Enn Kunila's Art Collection

Ado Vabbe (1892—1961)

Ado Vabbe was one of the most innovative artists in Estonian art from the 1910’s to the end of the 1920’s, whose name is among other things associated with the advent of futurism, cubo-futurism and expressionism. Vabbe’s abstract works are also known. Studying and working in Germany and Russia in his youth, he arrived back in Estonia in the latter half of the 1910’s, where he worked as a teacher for decades at different art schools, including Pallas. His significance in Estonian culture is founded on his avant-garde work, for which reason innovative cultural groupings maintained close contact with Vabbe until the early 1920’s.

Vabbe’s style changed in the mid-1920’s. He withdrew from active life in art and continued working as an art teacher. Henceforth he painted impressionist works inspired by natural settings. In the 1940’s, Vabbe was subjected to persecution by the Soviet regime that occupied Estonia and for some time he lived in true destitution. Beginning in the 1950’s, however, his former position was gradually restored. Regardless of this, Vabbe never became a widely and officially accepted artist during the Soviet era.

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Ado Vabbe

Vacationing

undated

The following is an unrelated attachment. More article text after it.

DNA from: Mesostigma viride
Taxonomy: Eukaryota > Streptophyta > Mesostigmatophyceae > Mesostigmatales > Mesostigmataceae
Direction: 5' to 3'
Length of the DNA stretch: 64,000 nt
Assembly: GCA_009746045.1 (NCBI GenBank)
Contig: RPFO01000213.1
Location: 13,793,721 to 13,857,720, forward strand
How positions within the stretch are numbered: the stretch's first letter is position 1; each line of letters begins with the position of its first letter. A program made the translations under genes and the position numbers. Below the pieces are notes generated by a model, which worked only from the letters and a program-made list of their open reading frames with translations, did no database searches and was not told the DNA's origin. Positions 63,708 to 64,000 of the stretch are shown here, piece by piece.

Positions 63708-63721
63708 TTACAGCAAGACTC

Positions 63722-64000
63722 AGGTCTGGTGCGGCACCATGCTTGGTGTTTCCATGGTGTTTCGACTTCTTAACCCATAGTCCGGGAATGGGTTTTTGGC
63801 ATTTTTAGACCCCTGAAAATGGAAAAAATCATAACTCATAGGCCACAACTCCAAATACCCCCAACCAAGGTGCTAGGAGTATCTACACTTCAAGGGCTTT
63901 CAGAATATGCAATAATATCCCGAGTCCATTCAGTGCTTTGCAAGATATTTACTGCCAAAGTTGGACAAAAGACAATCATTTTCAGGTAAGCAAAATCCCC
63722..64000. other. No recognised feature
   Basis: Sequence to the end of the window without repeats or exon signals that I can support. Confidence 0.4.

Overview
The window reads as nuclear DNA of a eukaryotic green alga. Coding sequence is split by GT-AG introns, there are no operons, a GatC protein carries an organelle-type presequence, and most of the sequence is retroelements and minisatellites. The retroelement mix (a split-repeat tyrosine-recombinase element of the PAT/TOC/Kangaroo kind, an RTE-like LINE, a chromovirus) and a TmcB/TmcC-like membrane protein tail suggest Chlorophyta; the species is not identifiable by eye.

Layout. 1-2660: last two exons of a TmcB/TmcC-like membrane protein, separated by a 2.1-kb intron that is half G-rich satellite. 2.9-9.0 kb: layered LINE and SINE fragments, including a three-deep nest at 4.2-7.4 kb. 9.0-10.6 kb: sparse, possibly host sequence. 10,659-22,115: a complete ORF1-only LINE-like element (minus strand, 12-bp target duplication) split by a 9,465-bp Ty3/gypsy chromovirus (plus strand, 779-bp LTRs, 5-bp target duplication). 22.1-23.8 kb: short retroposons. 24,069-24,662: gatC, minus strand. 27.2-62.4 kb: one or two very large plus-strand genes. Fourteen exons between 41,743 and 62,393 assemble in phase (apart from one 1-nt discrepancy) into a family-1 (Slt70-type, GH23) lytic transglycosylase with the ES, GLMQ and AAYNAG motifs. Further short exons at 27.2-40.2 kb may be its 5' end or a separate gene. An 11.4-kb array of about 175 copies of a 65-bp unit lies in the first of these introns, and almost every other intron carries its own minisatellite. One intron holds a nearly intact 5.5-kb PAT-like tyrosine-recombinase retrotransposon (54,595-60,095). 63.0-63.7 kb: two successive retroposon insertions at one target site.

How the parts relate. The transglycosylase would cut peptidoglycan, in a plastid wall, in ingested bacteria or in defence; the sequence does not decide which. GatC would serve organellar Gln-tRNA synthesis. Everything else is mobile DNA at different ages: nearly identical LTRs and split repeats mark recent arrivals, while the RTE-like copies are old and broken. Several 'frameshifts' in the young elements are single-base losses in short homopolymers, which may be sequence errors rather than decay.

oil, gouache/cardboard

32.0 x 36.8 cm

This painting is extremely interesting in Ado Vabbe’s creative career. On the one hand, he uses several of the traits characteristic of his avant garde works – the generalisation of the figures, dynamic drawing, the endlessness and improvisational quality of colour surfaces, abstract images in the upper left hand corner, etc. On the other hand, the archaic farm buildings and the blue, black and white colouring form a very traditional background that even conveys conservative meanings. The combination of these two phenomena, the adaptation of his international avant garde experience to the motifs of his Estonian homeland, reveals two sides of Vabbe’s creative work. In his youth, Vabbe had been the number one avant garde artist in Estonia, who later started painting primarily realistic landscapes and figurative paintings.

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Ado Vabbe

River Landscape with Boat Harbour

1934

oil/pasteboard

45.0 x 55.3 cm

Ado Vabbe was one of the most important Estonian avant-garde artists in the 1910’s and 1920’s. Futurism, expressionism, constructivism, and so on set the fashion in his creative work. Ado Vabbe was in his 30’s, in other words at the height of his creative powers at the beginning of the 1930’s. Yet it is right then that he withdrew from artistic life and participated rarely in exhibitions. The reason for this is thought to have been primarily the notion that he was fed up with the politics of the art world, but also that he entertained doubts concerning his new style of painting. Namely, Vabbe turned to an altogether more realistic approach in the 1930’s. The reason for this is thought to be a certain weariness of avant-garde that had taken place throughout the world.